Bixby Knolls Business Association explores new financing options

With redevelopment funds disappearing, BKBIA seeks alternatives to sustain growth.


Anita W. Harris | Signal Tribune

One of many banners installed by the Bixby Knolls Business Improvement Association (BKBIA) along Atlantic Avenue and Long Beach Boulevard advertising area businesses

During its meeting last week, the Long Beach City Council voted to renew the City’s contract with the Bixby Knolls Business Improvement Association (BKBIA) for one year along with continuing a tax assessed on Bixby Knolls businesses to help fund the organization.

In a Nov. 19 memo to the city manager, Long Beach Economic Development Director John Keisler estimated that the tax would generate $255,000 for the nonprofit BKBIA in 2020.

“Assessment funds are collected by the City on behalf of the BKBIA through additional fees and passed on directly through to the BKBIA for implementation of annual programs,” he noted.

However, BKBIA’s projected budget as submitted in its Sept. 19 annual report also includes $176,500 in funds from the city’s former Redevelopment Agency (RDA) that will sunset in 2021, nearly halving BKBIA’s total revenue.

In anticipation of that event, BKBIA has added $20 annually to its $250 base assessment for licensed businesses and $150 for nonprofits, plus a consumer-price-index (CPI) adjustment, though its board of directors–– consisting mostly of local business persons–– and opted not to raise the levy by the 3.81% CPI increase for the 2019-2020 fiscal year.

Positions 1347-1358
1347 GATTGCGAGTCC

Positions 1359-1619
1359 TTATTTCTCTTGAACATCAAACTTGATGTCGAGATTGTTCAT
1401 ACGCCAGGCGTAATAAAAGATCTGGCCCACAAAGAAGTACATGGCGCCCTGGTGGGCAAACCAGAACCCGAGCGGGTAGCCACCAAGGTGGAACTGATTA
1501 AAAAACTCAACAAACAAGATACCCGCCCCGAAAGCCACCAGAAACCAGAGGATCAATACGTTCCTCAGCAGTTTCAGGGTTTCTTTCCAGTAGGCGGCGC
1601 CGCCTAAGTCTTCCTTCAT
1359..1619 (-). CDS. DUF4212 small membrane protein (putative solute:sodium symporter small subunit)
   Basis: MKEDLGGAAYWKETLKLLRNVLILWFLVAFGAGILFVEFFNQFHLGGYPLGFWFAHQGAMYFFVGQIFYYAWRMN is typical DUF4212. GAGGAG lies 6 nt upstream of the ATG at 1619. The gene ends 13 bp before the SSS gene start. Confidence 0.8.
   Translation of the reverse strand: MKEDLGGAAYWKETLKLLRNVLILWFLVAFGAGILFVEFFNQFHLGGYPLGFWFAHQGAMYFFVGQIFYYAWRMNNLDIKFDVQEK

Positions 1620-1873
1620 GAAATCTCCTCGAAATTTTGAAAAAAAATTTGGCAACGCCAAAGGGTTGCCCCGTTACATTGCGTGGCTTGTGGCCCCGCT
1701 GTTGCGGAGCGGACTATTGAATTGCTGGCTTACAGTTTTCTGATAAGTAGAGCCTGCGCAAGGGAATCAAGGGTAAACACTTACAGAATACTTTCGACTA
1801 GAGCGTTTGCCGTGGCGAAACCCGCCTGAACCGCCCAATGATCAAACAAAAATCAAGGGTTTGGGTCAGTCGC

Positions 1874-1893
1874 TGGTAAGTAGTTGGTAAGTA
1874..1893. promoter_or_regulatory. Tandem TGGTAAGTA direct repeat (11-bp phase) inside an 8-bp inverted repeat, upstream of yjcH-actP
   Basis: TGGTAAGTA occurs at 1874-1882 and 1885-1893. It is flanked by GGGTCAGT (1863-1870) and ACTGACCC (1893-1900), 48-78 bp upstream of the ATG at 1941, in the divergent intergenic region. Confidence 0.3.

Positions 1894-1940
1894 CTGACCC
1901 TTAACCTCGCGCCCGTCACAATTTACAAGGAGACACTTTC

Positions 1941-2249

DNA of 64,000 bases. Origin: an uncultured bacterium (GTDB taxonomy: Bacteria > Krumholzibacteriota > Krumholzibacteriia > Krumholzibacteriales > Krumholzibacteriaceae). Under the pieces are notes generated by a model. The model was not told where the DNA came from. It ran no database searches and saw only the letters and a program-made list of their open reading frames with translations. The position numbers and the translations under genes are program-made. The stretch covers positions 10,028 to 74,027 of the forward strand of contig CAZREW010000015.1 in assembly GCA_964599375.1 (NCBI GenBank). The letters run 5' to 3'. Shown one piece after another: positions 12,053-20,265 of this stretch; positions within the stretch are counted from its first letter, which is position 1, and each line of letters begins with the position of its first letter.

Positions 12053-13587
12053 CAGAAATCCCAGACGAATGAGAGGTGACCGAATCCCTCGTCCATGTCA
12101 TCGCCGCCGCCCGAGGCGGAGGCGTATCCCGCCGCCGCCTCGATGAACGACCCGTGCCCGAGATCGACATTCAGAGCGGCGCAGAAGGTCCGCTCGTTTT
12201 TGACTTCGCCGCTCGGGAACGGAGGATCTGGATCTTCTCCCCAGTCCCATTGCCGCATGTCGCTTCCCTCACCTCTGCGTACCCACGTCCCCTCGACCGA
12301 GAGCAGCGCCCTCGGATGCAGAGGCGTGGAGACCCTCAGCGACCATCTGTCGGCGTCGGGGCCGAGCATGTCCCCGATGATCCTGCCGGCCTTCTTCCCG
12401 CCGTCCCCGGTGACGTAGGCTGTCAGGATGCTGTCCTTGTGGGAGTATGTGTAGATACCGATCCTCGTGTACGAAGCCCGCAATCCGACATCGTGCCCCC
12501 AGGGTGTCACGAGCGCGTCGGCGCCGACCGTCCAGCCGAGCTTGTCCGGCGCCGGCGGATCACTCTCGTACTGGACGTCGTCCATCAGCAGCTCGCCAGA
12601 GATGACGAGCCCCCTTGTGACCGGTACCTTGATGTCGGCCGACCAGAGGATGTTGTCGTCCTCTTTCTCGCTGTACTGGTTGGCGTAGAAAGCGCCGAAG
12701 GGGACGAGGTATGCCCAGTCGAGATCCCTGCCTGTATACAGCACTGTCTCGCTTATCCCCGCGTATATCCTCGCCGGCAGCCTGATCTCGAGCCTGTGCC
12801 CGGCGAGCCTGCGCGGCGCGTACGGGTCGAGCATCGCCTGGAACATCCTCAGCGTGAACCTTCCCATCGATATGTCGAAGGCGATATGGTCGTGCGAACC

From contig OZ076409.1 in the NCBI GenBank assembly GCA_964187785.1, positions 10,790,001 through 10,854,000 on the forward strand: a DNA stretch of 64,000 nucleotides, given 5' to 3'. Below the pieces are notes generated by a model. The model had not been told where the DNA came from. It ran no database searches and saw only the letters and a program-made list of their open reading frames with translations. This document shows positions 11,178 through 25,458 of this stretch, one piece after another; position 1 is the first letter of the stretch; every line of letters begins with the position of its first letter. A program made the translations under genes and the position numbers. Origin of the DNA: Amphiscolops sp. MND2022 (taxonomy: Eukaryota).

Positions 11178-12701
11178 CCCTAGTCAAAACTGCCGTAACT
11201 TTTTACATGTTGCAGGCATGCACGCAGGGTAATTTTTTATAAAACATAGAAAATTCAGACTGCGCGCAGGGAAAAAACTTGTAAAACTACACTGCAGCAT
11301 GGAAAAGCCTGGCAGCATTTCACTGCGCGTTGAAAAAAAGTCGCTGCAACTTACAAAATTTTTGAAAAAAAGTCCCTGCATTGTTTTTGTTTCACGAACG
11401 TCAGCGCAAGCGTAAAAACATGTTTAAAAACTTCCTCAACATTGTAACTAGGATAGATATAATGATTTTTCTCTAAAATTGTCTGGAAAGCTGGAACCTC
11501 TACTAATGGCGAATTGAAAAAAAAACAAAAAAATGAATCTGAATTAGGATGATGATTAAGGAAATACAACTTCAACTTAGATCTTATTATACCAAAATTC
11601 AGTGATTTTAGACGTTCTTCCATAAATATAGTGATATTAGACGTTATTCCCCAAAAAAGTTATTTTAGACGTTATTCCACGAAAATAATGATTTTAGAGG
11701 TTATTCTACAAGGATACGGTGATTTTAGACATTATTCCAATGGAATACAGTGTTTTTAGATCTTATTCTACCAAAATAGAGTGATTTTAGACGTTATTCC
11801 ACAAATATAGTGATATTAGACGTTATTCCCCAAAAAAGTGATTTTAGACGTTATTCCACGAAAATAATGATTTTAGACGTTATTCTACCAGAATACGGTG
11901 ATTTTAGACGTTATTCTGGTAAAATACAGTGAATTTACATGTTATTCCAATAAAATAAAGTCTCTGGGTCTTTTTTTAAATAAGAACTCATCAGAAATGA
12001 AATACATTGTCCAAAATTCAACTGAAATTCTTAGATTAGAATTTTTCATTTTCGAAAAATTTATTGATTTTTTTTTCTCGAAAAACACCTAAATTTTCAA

Blair Cohn, BKBIA’s executive director, told the Signal Tribune on Monday that the City hired a consultant to explore new funding streams, including potentially increasing the tax.

“We [could] increase the assessment for the businesses, and it goes up with CPI every year, and you could add another slight increase to it, but at some point, you don’t want to get too oppressive,” he said.

Cohn said another option BKBIA is considering is a property-based assessment whereby landlords are taxed based on the square footage of their property.

As reported in the Long Beach Business Journal on Nov. 18, the consultants– Denver-based Progressive Urban Management Associations (PUMA)– said assessing property owners could bring in $550,000 to $670,000. They also estimate that an operating budget of $600,000 would be ideal for the BKBIA, or about $100,000 more than its current budget.

“[Another] proposal is sharing in the sales tax that’s generated from the district,” Cohn told the Signal Tribune. “It goes right back into the district, a percentage of it. That’s like the same model that the Redevelopment [Agency used] but just hyperlocal.”

In addition, one of BKBIA’s stated budget goals is to launch a 501(c)(3) Bixby Knolls Community Foundation to solicit more grants and donations. Contributions and grants currently account for $13,500– or less than three percent– of its annual operating budget.

The budget also states that BKBIA will continue programs that foster local businesses, such as hosting quarterly breakfasts, installing banners, marketing through social media, improving façades and streetscapes and connecting the residential community to the business corridors of Atlantic Avenue and Long Beach Boulevard through events such as First Fridays, Knights of the Round (Turn)table, Bixby Knolls Literary Society, Bixby Knolls Strollers, Kidical Mass and Concerts in the Park(ing Lot).

“By stitching all programs together, we are able to reach the full spectrum of local residents and their interests and spread our message about the importance of supporting the local business district,” the budget states. “The focus of 2019-2020 remains to again stay the course as we have.”